The approach to Malbun was glorious – sun was streaming down the valley, which was a perfect alpine landscape with the small village of Malbun nestled between high peaks. Our hotel was a very short distance from the bus stop, and was a delightful family run affair. We were given a friendly warm greeting, and shown to a nice room (of about 30) with a wonderful view up the valley. First stop for us was lunch, and Greg had picked out the perfect location – a restaurant high on a nearby peak at 2000m! To get their we had to take a chairlift; an experience I really enjoyed and one which Greg coped with very well (given his difficulty with heights). I took a few photos as we ascended, but not too many as I got frowned at every time I turned as it slightly rocked our seat. At the top was a charming little resaurant clearly prepared for all weathers – it had copious outside seating on it’s sun terrance, together with a supply of wollen blankets! Inside was toasty warm, and we noticed only one other couple had made the trip. We ordered some food which was made fresh to order, and I selected a small Leichtenstein beer from their wide selection (whilst admiring the wine fridge and the selection of schnapps and stack of shot glasses). The meal was quite traditional and really pretty good, and also had the distinction of being my highest ever meal (ignoring planes).
After lunch we debated how to return to Malbun. The mist had caught up with us, and where previously there had been a beautiful view there was now only white; quite spooky. So the walk down we’d previously considered wouldn’t be as interesting as planned. We considered the chairlift down, but decided on a 3rd option – the Malbi rider! These were three wheels karts, hired out for the descent. We persuaded the chairlift man to accept my train photo-card as an appropriate form of ID (it has the advantage of looking more official than it is!) and shortly had two helmets and two Malbi riders at our disposal. They turned out to be great fun; they promote them for families though I am not sure the ride down would have passed UK health and safety as some of the tights bends had steep drops on the other side of them. We found them great – they picked up considerable speed on the journey down, and were controlled purely though a steering wheel and left and right brakes (which were only moderately effective as the wheels skidded on the path surface). It certainly didn’t take long to get down this way, and driving round hairpin corners surrounded by mist proved an exhilarating experience.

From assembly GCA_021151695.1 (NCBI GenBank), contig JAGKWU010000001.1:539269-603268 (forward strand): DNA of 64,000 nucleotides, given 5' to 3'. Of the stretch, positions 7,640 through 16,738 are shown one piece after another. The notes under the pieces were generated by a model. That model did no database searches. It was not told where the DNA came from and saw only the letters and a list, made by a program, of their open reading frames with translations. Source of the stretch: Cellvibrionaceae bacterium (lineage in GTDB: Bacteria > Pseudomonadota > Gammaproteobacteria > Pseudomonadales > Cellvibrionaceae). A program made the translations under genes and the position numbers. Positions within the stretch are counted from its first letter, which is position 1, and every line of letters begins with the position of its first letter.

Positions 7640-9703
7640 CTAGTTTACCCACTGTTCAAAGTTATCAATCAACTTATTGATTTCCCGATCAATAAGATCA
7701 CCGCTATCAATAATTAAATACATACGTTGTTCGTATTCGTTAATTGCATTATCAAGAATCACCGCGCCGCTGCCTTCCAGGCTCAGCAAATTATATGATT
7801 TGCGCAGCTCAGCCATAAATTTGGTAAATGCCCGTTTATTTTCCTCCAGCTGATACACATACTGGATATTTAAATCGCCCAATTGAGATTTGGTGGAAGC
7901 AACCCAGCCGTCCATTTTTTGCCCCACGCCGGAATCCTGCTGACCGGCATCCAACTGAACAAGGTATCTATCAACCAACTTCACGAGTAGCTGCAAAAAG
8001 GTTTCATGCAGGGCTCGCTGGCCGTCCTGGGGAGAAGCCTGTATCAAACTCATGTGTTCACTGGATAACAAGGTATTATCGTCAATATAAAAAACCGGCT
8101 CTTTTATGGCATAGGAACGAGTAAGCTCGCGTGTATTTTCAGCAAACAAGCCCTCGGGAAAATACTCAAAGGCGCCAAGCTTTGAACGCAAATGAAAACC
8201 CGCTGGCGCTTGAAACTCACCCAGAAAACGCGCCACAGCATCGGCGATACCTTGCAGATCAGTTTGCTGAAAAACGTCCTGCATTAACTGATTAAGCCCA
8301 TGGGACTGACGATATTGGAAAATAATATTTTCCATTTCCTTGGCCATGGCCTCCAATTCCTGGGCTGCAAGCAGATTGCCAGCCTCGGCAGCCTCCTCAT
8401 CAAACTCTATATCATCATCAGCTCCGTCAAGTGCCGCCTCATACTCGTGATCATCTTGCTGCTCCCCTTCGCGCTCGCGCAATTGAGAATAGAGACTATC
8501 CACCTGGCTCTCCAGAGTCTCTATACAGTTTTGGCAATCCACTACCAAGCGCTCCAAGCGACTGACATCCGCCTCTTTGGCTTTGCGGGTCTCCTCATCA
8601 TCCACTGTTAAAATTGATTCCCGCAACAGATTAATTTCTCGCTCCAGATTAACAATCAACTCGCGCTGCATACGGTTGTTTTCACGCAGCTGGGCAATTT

Once safely at the bottom we returned to our hotel, an enjoyed a nice cup of tea (for Greg) and a coffee (for me) in the restaurant, watching the mist swirl by outside. We’d booked dinner for 7pm, and had a couple of hours to go so asked the staff to turn the sauna on, which they happily did. So we headed down to the basement to enjoy this, and were blown away; this small family run hotel had a ‘wellness center’ which would shame most 5 star UK hotels! There was a beautiful swimming pool, with a nicely designed natural-style mini waterfall in a corner. There was also a steam room, a sauna (with a window providing a view of the village), a pair of foot baths and a relaxation room. A jug of water with slices of lemon in it was left out, together with some cups. The styling was delightful, soft classical music was playing, and everything was spotlessly clean. All in all it was a delight, and as Greg summarised “well, colour me impressed!”. Our expectations had definitely been exceeded and we enjoyed almost two hours relaxing here in bliss, whilst Clair de Lune and other tunes added to the mood. We were on half-board, and so had a fairly set menu for dinner. The food was reputed to be rustic style but good, and we were looking forward to trying it. For first course we had pumpkin soup, which turned out to be one of the best soups I’d ever had, packed full of flavour. For main course I had steak, which was a house speciality and very tasty indeed. Greg had venison snitzel with wild mushrooms and cranberry sauce, which was delicious. I enjoyed a glass of the local wine (made by the prince you know, well by his staff at least) and we considered it a thoroughly enjoyable meal. Dessert was some slightly odd chestnut paste spaghetti, which apparently was a local speciality and though not to my taste did nothing to detract from what I’d already eaten. After dinner Greg explained that he’d found a hike option for the next day, but given the weather we would probably need a plan B.